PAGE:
AQI 2020: BDO in dock for revenue audit failings
15 Jul 2020
FRC urges ‘robust action’ as audit quality takes a backwards step at mid-tier firm with only 63% of audits up to scratch
15 Jul 2020
BDO has lost its position as the best performing large audit firm in the Financial Reporting Council’s 2020 round of Audit Quality Inspection reports after only two thirds (63%) of its audits were deemed to be either good or requiring limited improvement.
And having only had one audit found to be in need of significant improvement in the last four years, the firm now has received this lowest score for two audits in this year’s assessments.
Last year, the firm scored 87.5% in terms of good/limited improvement audits, with only one requiring improvement and no audits needing significant improvements.
The FRC report highlighted the need for the firm to improve its audit of revenue work, while also drawing attention to the need to strengthen the assessment and evaluation of work performed by internal and external specialist. The firm will also be required to focus on its audit teams’ challenge to estimates and provisions.
The news will be a setback to the firm, which has continued to win large audit mandates in the FTSE 250.
A review of BDO’s firm-wide procedures also revealed the need to improve the consistency of consideration and assessment of audit quality within the appraisal process as well as the need to introduce a formal and standardised assessment process for senior manager promotions.
The FRC called on the firm to clarify how it will take robust action through its audit quality plan to reinforce the firm’s commitment to a culture of both continuous improvement and enhanced audit quality.
The FRC said BDO’s approach adopted on one or more audits did not provide sufficient assurance over the accuracy and occurrence of revenue recognised. In particular, in one case, the audit team did not consider the implication of weaknesses arising from IT work and any related impact on the integrity of data. Furthermore, the audit team did not assess and evaluate other work performed outside of the statutory audit.
On one of these audits, insufficient audit procedures were performed to corroborate the completeness of revenue derived from a system maintained and operated by a third party.
Use of specialists
In half of the audits reviewed, audit teams did not sufficiently assess the relevance and reasonableness of certain inputs and/or assumptions used by management’s experts to support the valuation of various judgemental balance s in the financial statements. In two cases, the audit team did not consider the objectivity of management’s expert to value various assets and liabilities in the financial statements. In one of these instances, the experts had been engaged by management for 20 years.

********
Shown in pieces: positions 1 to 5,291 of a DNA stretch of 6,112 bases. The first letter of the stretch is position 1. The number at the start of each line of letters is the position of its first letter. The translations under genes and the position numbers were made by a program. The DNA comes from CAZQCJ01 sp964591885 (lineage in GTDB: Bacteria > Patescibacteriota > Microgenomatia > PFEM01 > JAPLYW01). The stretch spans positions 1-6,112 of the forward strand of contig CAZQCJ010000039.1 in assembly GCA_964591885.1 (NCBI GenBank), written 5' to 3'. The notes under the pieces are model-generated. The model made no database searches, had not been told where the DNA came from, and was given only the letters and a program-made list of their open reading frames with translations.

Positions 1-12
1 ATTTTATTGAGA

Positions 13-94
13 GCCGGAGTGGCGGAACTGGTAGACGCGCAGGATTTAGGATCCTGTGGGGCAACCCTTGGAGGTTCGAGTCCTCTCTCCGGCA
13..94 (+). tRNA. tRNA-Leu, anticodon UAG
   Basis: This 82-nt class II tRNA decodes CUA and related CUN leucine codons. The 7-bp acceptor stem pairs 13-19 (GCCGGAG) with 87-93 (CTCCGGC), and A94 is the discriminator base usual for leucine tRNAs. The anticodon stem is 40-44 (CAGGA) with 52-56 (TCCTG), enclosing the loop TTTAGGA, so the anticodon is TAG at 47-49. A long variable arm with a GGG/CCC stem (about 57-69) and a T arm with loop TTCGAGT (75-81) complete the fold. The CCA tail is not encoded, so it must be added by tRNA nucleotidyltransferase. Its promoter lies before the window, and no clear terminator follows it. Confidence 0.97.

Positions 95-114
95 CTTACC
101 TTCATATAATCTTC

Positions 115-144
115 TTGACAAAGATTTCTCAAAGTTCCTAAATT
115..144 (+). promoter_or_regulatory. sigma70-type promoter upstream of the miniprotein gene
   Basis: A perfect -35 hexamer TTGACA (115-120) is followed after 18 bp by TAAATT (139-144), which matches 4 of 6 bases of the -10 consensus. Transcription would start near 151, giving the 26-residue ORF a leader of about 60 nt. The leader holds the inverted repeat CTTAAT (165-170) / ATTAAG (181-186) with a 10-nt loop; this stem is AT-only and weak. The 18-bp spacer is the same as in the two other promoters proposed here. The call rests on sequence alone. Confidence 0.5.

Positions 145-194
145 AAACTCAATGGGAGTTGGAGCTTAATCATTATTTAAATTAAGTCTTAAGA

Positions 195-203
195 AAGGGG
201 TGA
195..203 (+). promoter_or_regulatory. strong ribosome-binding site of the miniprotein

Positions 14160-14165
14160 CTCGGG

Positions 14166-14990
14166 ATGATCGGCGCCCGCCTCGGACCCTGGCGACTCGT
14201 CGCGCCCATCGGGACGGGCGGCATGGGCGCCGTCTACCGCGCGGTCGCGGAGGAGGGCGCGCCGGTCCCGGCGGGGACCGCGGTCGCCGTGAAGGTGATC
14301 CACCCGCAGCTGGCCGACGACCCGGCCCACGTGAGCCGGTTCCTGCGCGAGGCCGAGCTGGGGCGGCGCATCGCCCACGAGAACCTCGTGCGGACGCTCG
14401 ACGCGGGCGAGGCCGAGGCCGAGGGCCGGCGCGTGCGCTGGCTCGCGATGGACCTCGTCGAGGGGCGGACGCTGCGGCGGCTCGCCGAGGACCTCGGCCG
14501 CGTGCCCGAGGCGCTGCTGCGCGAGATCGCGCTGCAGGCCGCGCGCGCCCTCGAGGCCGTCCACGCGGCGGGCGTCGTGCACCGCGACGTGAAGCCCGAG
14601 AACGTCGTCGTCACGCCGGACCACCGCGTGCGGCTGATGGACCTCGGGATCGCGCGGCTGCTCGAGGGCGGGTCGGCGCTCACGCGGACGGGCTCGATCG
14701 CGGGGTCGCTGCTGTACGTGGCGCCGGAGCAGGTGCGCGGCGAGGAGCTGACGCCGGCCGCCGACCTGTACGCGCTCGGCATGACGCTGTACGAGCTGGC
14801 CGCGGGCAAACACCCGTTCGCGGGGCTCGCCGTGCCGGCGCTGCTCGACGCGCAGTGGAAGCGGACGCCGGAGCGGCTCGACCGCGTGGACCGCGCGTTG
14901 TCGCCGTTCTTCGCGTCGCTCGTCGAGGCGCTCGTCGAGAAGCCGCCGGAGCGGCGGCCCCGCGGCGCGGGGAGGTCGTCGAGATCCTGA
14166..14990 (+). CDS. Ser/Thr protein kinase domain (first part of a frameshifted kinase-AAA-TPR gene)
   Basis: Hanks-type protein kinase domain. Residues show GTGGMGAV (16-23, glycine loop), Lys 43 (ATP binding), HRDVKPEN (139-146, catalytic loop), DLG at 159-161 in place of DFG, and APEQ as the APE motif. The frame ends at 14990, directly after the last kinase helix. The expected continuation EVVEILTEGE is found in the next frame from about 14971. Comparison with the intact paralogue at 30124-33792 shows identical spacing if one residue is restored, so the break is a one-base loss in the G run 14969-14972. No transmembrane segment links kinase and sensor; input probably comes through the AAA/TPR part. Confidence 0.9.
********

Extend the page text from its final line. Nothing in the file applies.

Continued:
On two of the audits reviewed, the audit team engaged internal specialists to address the identified significant risk and provide additional assurance over the balance. The audit teams did not sufficiently integrate the specialists in the audit team and did not adequately follow up on matters raised and weaknesses identified.
Estimates and provisions
The FRC raised concerns over the evidence of appropriate consideration or challenge of certain estimates and provisions including those arising on long-term contracts and insurance technical liability provisions.
The FRC also found inadequate assessment of the stage of completion on individual contracts and the appropriateness of revenue recognised. The watchdog added that, in relation to estimated future costs on loss-making contracts, there was inadequate testing and evidence of challenge of management’s estimate of future costs and whether additional provisions were required.
The FRC also found insufficient evaluation of the validity and appropriateness of amounts claimed and recognised as revenue from contract variations not formally agreed with the client. On two audits reviewed, the audit teams did not sufficiently evaluate, challenge and corroborate management’s claim estimates.
However, the FRC did find examples of good practice around the effective use of tailored analytics, the extent to which group audit teams oversaw and interacted with component audit teams, as well as the appropriate level of challenge and follow up over matters raised by the firm’s internal expert.
Scott Knight, head of audit at BDO LLP, said: ‘Having topped the table for audit quality for the last two consecutive years, we are disappointed to see a decline in our results. Today’s scores remind us we must remain committed to continuous improvements and, having carefully considered the root causes of the AQR findings, we will be implementing detailed action plans where required.
‘What remains clear is that there is no link between audit firm size and audit quality. The market is increasingly alive to this, spurred by four independent reviews in the last year which have articulated the need for more choice. The depth of expertise and sector specialisms in BDO’s 2,250-strong audit team is increasingly recognised and this has contributed to an increased demand for our services.